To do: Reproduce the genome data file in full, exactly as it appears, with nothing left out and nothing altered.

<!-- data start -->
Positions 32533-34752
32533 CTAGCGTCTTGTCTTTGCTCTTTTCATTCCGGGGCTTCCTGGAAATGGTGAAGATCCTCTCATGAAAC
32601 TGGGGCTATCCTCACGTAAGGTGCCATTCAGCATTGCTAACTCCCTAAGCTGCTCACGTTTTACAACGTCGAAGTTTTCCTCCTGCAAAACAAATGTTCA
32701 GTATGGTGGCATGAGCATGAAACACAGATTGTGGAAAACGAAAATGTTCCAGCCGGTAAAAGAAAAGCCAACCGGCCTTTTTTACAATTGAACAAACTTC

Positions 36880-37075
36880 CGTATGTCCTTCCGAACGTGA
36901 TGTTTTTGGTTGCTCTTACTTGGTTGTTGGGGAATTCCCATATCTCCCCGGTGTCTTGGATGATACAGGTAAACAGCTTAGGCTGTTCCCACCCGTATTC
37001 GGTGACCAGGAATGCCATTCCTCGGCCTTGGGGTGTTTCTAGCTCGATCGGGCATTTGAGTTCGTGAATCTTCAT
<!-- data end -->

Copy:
Positions 32533-34752
32533 CTAGCGTCTTGTCTTTGCTCTTTTCATTCCGGGGCTTCCTGGAAATGGTGAAGATCCTCTCATGAAAC
32601 TGGGGCTATCCTCACGTAAGGTGCCATTCAGCATTGCTAACTCCCTAAGCTGCTCACGTTTTACAACGTCGAAGTTTTCCTCCTGCAAAACAAATGTTCA
32701 GTATGGTGGCATGAGCATGAAACACAGATTGTGGAAAACGAAAATGTTCCAGCCGGTAAAAGAAAAGCCAACCGGCCTTTTTTACAATTGAACAAACTTC

Positions 36880-37075
36880 CGTATGTCCTTCCGAACGTGA
36901 TGTTTTTGGTTGCTCTTACTTGGTTGTTGGGGAATTCCCATATCTCCCCGGTGTCTTGGATGATACAGGTAAACAGCTTAGGCTGTTCCCACCCGTATTC
37001 GGTGACCAGGAATGCCATTCCTCGGCCTTGGGGTGTTTCTAGCTCGATCGGGCATTTGAGTTCGTGAATCTTCAT